De Morgan, Augustus - From Matter to Spirit - 03 Preface on the experiences of Mr De Morgan – questions and answers to the spirit
Type of Spiritual Experience
A description of the experience
From Matter to Spirit - Preface written by Augustus De Morgan
On being asked to put a question to the first spirit, I begged that I might be allowed to put my question mentally -that is, without speaking it, or writing it, or pointing it out to myself on an alphabet,-and that Mrs. Hayden might hold both arms extended while the answer was in progress. Both demands were instantly granted by a couple of raps. I put the question and desired the answer might be in one word, which I assigned; all mentally.
I then took the printed alphabet, put a book upright before it, and, bending my eyes upon it, proceeded to point to the letters in the usual way. The word chess was given, by a rap at each letter. I had now a reasonable certainty of the following alternative: either some thought-reading of a character wholly inexplicable, or such superhuman acuteness on the part of Mrs. Hayden that she could detect the letter I wanted by my bearing, though she (seated six feet from the book which hid my alphabet) could see neither my hand nor my eye) nor at what rate I was going through the letters.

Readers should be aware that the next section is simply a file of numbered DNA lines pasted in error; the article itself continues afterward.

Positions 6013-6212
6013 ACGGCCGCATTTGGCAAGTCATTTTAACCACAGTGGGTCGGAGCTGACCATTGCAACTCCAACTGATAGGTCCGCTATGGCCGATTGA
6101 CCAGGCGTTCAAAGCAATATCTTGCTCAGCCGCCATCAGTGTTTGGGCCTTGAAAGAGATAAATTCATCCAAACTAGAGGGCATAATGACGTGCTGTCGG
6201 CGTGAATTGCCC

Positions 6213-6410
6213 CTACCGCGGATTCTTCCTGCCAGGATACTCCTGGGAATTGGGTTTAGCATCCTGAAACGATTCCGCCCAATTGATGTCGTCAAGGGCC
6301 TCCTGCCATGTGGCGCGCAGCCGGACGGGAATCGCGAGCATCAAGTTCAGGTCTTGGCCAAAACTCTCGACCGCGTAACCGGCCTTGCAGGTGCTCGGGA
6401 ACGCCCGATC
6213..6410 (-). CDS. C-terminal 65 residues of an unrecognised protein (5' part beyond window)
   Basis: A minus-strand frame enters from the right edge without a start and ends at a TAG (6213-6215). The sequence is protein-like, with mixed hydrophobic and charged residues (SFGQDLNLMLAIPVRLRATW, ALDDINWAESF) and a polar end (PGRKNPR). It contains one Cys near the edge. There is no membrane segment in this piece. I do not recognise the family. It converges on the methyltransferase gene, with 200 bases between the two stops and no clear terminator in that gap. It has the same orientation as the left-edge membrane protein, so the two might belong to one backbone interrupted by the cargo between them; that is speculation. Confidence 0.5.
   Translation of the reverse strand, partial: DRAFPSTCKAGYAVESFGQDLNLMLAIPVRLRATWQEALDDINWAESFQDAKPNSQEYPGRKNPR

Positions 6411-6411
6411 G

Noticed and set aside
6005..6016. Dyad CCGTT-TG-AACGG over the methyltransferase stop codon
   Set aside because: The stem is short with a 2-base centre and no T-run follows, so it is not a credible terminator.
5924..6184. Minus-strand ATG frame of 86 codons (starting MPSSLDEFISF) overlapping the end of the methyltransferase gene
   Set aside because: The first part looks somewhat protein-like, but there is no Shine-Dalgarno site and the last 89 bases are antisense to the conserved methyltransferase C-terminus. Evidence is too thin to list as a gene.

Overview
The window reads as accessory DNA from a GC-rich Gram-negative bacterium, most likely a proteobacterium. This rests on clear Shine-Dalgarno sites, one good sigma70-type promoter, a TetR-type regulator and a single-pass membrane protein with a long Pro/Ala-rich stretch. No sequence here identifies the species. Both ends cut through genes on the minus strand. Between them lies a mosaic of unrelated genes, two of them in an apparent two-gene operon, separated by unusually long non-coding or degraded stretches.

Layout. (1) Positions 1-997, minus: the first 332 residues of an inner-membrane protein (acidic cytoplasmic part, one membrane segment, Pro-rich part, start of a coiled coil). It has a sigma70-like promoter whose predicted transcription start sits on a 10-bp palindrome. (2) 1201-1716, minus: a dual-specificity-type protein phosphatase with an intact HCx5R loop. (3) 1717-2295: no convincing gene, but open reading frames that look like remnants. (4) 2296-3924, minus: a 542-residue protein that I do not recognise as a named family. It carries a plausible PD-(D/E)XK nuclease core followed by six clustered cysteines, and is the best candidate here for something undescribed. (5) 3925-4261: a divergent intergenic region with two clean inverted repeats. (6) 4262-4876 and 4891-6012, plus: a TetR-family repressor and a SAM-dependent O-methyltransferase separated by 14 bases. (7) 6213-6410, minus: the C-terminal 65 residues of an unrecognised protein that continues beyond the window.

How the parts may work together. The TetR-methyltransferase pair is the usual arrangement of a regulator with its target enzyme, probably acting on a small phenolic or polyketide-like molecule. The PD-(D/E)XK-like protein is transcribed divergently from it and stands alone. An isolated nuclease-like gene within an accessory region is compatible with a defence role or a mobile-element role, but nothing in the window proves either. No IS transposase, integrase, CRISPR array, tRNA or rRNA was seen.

I was fated to be driven out of the second altemative before the sitting was done.
At a later period of the evening, when another spirit was under examination, I asked him whether he remembered a certain review which was published soon after his death, and whether he could give me the initials of an epithet (which happened to be in five words) therein applied to himself.
Consent having been given, I began my way through the alphabet, as above: the only difference of circumstances being that a bright table-lamp was now between me and the medium.
I expected to be brought up at, say the letter r; and when my pencil passed that letter without any signal, I was surprised, and by the time I came to K, or thereabouts, I paused, intending to announce a failure. But someone called out, 'You have passed it; I heard a tap long ago.'
I began again; and distinct raps came, first at c, then at D.
I was now satisfied that the spirit had failed; and I thought to myself that it was rather hard to expect him to remember a passage in a review published in 1817, or thereabouts. But, stopping to consider a little more, it flashed into my mind that C D were his own initials, and that he had chosen to commence the clause which contained the epithet.
I then said nothing but 'I see what you are at: pray go on,' and I then got T (for the), then the F I wanted-of which not one word had been said, - and then the remaining four initials. I was now satisfied that the contents of my mind had been read which could not have been detected by my method of pointing to the alphabet, even supposing that could have been seen.